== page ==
Facial recognition has many fans but just as many enemies, and we can understand both sides. This technology is great as it allows us to remain more protected, eases some daily processes, and in general simplifies our lives a bit. But ironically, while it can protect us from certain threats, it exposes us to another threat — the possibility that our privacy will be harmed.
You can’t protect yourself with usual measures such as a VPN from such a threat this technology might bring. iNinja will keep your devices anonymous and hidden from the grid. But face recognition extends beyond our computers and smartphones. So let’s see how you can protect your privacy.
What’s the difference between facial recognition and facial authentication?
It’s important to distinguish these technologies to understand when your privacy might be jeopardized, and how the law can protect you.
Facial recognition is used to, obviously, recognize faces. Initially, it’s used for government surveillance to spot known criminals or to recognize those who convicted a crime. Therefore, this technology is used, for example, in airports or other public places where some extra cautiousness is required. People who visit this public place don’t consent directly to being surveilled — that’s the first issue with facial recognition.
However, we can let that one slide because the government uses this technology for our safety — we hope so, of course. There are other problems related to facial recognition that are more serious. The thing is that facial recognition doesn’t work by itself — it uses a database to find people. This database is rather vast and meticulous. One can find different services and apps that will recognize the person if you provide the system their photo. Some of such services are capable of holding a whole background check fetching you quite private details about that person. That’s clearly something that violates our privacy.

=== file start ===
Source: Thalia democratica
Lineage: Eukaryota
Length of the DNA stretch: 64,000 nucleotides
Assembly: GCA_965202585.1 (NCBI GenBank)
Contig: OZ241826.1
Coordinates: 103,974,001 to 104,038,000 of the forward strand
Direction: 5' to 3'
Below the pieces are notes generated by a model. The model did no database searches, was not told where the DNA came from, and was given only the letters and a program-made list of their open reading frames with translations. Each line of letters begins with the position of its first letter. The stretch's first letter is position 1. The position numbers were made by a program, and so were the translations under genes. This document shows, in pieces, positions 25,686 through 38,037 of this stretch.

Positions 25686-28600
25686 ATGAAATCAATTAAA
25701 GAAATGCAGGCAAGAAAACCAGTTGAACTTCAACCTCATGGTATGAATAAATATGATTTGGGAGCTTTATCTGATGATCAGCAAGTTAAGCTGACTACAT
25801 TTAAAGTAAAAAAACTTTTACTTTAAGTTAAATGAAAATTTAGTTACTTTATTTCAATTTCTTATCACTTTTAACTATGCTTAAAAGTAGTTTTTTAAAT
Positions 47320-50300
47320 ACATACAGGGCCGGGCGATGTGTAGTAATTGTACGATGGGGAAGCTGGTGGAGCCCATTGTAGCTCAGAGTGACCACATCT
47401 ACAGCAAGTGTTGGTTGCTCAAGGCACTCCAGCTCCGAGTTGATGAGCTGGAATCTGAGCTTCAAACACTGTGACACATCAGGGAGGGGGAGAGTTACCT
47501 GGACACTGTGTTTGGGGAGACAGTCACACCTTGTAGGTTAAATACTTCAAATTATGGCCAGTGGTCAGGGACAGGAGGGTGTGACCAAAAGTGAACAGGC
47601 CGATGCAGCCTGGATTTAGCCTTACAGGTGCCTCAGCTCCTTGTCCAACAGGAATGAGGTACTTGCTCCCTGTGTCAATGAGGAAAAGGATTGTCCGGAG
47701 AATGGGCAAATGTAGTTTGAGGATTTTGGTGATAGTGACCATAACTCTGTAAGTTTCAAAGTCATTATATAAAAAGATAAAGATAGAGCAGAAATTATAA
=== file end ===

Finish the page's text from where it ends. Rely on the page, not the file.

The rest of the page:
Facial authentication is used to allow an individual to go through the identification process. Such an individual has to agree to this process to be performed to them. Therefore, in theory, facial authentication is more safe — simply because we consent to using it. Although some people are still quite skeptical about it, and we understand the concern. If you go through the facial authentication, you’ll likely get a profile in a database we’ve been talking about in the previous paragraph. Then your privacy might be not so safe.
That’s why we advise you to avoid using facial authentication when it’s possible. Older authentication methods might be a bit less convenient, but it’s better to protect yourself when you can do that.
What are the uses of facial recognition?
As this technology is applied by authorities to protect lawful citizens from criminals, there are quite many uses:
● Airport security — Face recognition allows customs officials to detect known criminals or those who have an expired visa. And there already are cases of authorities catching malefactors thanks to this technology even though it’s used only for a couple of years now. Also, airports use facial authentication to identify passengers as they board.